Women Rebuild their Business as Construction of Waheen Market Continues
Africa Markets

Women Rebuild their Business as Construction of Waheen Market Continues

Women whose businesses were destroyed in the Waheen Market in the Somaliland capital Hargeisa on April 1 are slowly picking up as construction of the expansive market continues.

Property worth US Dollars 2 million and some 12,000 jobs were believed to have been lost, according to the Joint Report of the Effects of the Waheen Market Fire issued by the Somaliland administration and the UN Interagency Mission on 10th May 2022.

Most of those affected were women who ran small businesses in the market.

Among them was 36 year old Nimo Abdillahi Muhumed who spent almost two decades building up her small business selling vegetables, clothing, perfumes and cosmetics.

Her stock was worth $25,000 when the fire destroyed her business. Records of loans she had obtained from lending institutions, as well as customer dealings, were also destroyed.

Rebuilding her business from a new site, located about a kilometre from the ruins of the Waheen Market, has not been easy with her usual clientele dispersed.

“It’s hard to find all my customers as soon as I would like. It will take time. But we are working hard, and we will not give up,” says the 36-year-old trader. “Regardless of what happened, I’m very optimistic now. I still have my dream of becoming a millionaire, and I will one day become one.”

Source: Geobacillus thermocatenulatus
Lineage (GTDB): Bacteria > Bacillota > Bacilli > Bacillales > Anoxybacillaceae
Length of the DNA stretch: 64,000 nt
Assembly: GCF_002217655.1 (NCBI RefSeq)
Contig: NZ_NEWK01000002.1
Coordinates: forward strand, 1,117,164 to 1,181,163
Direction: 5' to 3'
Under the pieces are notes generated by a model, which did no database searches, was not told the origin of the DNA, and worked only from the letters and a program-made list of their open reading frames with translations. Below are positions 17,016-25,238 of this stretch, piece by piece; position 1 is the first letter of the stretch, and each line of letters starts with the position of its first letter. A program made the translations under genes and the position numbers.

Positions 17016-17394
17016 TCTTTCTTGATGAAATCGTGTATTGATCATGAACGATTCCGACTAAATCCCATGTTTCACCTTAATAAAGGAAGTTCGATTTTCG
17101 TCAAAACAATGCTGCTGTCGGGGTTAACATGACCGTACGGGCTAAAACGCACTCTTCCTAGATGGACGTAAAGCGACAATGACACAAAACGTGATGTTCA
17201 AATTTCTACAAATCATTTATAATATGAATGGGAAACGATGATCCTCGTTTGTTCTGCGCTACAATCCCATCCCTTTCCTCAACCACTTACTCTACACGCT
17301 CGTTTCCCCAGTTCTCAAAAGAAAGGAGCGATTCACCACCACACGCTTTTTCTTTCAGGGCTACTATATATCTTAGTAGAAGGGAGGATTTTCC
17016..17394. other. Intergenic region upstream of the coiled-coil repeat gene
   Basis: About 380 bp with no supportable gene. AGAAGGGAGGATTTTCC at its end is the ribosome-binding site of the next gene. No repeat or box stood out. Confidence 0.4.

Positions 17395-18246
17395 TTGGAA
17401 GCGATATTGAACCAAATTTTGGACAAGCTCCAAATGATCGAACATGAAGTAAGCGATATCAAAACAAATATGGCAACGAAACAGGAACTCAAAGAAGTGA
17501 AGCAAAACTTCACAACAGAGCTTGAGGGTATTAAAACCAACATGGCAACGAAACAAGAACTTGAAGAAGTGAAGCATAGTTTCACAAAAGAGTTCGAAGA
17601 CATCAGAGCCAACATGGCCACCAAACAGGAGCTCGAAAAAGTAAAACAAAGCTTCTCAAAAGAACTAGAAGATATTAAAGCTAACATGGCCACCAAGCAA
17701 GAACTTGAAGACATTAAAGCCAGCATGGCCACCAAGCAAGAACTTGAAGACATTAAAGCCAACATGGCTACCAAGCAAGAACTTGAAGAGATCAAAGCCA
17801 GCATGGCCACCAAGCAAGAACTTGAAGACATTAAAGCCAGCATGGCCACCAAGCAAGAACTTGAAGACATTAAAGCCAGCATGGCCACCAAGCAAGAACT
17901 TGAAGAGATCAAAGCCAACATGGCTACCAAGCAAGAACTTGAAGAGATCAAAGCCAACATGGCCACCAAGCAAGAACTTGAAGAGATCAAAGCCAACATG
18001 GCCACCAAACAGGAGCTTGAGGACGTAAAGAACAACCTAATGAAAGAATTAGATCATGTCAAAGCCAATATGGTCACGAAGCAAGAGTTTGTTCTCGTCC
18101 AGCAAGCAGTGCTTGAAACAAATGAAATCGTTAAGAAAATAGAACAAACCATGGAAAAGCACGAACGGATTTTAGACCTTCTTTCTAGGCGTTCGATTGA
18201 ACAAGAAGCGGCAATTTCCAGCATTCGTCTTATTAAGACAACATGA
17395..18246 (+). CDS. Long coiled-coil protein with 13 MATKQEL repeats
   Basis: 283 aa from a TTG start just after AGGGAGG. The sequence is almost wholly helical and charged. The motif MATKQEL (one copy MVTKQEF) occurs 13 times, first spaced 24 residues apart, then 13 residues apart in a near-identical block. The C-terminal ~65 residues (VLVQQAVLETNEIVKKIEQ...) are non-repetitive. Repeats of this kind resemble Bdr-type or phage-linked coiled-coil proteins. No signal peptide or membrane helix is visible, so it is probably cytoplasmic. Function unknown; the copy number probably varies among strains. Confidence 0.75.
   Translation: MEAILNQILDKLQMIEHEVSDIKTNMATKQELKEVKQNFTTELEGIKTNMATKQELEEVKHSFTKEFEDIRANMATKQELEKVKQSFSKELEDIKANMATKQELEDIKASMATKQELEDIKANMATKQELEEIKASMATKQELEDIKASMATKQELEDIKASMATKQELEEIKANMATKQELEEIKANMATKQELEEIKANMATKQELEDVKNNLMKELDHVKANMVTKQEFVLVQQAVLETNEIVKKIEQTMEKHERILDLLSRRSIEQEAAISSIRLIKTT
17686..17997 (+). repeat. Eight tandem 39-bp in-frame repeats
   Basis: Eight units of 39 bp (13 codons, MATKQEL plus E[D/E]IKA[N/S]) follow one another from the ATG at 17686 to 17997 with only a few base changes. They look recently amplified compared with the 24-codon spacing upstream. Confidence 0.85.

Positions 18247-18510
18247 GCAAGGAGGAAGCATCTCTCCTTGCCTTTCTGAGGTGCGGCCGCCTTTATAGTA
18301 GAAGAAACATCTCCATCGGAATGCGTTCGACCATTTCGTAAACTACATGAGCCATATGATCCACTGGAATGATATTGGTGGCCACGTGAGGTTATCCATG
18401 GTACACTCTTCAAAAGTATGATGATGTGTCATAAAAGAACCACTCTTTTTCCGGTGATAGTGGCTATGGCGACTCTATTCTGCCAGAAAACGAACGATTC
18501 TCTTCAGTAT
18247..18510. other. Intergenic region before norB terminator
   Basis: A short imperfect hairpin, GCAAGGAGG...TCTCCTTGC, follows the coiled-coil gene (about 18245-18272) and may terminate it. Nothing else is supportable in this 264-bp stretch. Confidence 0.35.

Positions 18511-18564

Following the blaze, the United Nations sent a team of technical experts to support on-the-ground relief and reconstruction efforts. The assessment team recommended the building of a high-rise structure at Waheen market so as to accommodate all businesses including those on the streets beside the market and identified six temporary locations for the people who had lost their businesses.

The assessment also resulted in some business owners receiving small grants from the government – Ms. Muhumed was one of those awarded a grant

“The government compensated me with $1500. I gave $750 of that money to a young lady who used to run a small henna business next to my shop so that she could revive her business. We weren’t close friends, but I empathized with her situation when I saw it,” she says.

Ms Muhamed is among thousands of women in Somaliland who struggle through business to make ends meet.

A Gender Gap Assessment conducted in 2019 by the Nagaad Network, an umbrella group made up 46 local women’s organisations across Somaliland, found that women in Somaliland have less than 50 per cent of the employment and finance opportunities than those offered to men.

Furthermore, a lack of access to finance is the barrier for women to sustainably grow their businesses. While access to the formal banking system is limited in general, women face greater barriers to financial means than men. Men, for example, are twice as likely as women to have an account in their own name at a financial institution.

According to the United Nations, empowering women to participate fully in economic life across all sectors is essential to build stronger economies, achieve internationally agreed goals for development and sustainability, and improve the quality of life for women, men, families and communities. The private sector is a key partner in efforts to advance gender equality and empower women